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VIDEO, POWERPOINT CLOG MILITARY AIRWAVES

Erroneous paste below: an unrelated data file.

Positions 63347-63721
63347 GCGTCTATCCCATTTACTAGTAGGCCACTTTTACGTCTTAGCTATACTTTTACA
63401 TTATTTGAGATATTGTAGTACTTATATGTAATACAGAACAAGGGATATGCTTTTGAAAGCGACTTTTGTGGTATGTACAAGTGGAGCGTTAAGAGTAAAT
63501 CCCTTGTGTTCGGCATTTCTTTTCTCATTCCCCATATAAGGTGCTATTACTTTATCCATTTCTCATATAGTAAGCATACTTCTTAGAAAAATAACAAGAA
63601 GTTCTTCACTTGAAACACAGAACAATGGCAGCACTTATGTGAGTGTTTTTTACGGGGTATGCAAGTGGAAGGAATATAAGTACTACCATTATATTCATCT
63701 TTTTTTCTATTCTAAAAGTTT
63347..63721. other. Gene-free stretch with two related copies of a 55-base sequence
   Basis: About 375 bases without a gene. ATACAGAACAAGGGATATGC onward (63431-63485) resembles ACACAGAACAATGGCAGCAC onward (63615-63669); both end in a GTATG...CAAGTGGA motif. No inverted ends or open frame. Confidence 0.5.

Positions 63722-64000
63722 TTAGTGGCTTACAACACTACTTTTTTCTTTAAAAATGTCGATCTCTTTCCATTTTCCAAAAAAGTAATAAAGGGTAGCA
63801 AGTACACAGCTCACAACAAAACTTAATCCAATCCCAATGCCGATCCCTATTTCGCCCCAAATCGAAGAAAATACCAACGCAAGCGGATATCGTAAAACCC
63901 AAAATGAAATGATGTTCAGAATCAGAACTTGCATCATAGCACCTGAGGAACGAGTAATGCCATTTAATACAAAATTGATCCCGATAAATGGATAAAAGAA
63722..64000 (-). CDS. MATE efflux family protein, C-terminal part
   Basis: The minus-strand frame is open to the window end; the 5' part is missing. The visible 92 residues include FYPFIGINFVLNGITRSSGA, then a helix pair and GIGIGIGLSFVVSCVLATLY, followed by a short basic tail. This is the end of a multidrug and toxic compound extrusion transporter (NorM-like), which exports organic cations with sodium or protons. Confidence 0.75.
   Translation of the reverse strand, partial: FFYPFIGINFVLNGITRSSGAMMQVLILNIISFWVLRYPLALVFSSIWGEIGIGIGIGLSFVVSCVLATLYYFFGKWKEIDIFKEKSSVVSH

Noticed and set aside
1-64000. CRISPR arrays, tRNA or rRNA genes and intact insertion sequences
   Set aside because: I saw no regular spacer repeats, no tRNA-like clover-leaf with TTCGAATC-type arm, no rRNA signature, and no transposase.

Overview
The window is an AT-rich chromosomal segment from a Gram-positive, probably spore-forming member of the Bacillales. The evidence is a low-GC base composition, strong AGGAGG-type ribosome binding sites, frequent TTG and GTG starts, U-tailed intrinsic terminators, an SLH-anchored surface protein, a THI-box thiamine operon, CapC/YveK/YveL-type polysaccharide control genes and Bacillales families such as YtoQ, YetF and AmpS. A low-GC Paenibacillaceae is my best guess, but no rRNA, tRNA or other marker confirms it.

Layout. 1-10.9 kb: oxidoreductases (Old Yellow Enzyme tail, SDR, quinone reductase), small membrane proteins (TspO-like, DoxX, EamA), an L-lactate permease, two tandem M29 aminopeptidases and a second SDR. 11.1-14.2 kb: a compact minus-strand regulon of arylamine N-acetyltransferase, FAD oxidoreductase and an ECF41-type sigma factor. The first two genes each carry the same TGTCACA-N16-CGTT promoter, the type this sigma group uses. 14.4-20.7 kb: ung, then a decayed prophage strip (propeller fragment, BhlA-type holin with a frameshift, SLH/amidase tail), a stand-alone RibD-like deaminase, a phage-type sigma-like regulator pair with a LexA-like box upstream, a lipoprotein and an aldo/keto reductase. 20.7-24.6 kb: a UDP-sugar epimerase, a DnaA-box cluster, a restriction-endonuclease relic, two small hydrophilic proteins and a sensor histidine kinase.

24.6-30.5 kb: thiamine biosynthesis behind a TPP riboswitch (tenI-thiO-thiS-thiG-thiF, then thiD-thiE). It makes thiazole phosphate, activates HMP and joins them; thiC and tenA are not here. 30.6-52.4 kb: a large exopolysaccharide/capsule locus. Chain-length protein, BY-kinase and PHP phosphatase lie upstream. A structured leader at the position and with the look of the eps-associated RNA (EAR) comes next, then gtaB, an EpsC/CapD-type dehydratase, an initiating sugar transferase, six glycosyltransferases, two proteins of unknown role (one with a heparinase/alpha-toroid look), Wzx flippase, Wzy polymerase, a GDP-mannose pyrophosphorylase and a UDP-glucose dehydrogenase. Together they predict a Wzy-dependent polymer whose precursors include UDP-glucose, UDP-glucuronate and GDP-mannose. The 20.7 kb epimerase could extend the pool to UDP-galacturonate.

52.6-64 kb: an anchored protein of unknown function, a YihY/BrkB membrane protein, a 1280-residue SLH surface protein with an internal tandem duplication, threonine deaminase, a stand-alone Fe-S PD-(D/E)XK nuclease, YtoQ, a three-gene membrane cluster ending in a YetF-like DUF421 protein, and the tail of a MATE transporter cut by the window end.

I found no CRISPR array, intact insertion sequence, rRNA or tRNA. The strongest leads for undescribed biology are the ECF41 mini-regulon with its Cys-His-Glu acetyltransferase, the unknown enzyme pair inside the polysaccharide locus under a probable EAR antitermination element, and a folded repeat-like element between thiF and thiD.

VIDEO, POWERPOINT CLOG MILITARY AIRWAVES Think downloading a video clip at home is a pain? Try doing it aboard a frigate, chasing enemy forces through the north Arabian Sea during monsoon season. Or under hostile fire in a makeshift Army post in the Afghan hinterland.The typical American soldier stationed overseas has access to hundreds of times as much network bandwidth as the average grunt in the first Gulf War. But despite all the extra capacity, U.S. troops face a bandwidth shortage that dictates where ships are sent, when drones can fly and what kind of messages sailors and soldiers can receive.Streaming video is the biggest bandwidth hog, according to Steven Aftergood, an analyst with the Federation of American Scientists. Everybody wants to look at what the spy drones and satellites see.Take the battle of Takur Ghar -- one of the bloodiest encounters in the Afghan campaign. While U.S. special forces engaged in a mountaintop firefight, a Predator drone fed real-time digital video to top brass in Tampa, Florida.Gen. Lance Lord, the chief of Air Force Space Command, said the Afghan effort used 10 times more bandwidth than Operation Desert Storm, with one-tenth the human forces involved.Video was one reason. But so was the military's predilection for PowerPoint presentations."Some say that 70 percent of that bandwidth was consumed by PowerPoint briefings," Lord joked.My latest Wired News story has additional details on the military's bandwidth shortage.THERE'S MORE: The Pentagon does have some long term solutions to this problem. By 2004, the Defense Department hopes to fatten its pipes by linking 90 sites worldwide with fiber optic cable into a "Global Information Grid." The military is also looking into satellites that communicate by laser light to ease the bandwidth squeeze.But that's years away -- at least. For now, U.S. troops will have to rely on aging birds and borrowed time to talk.

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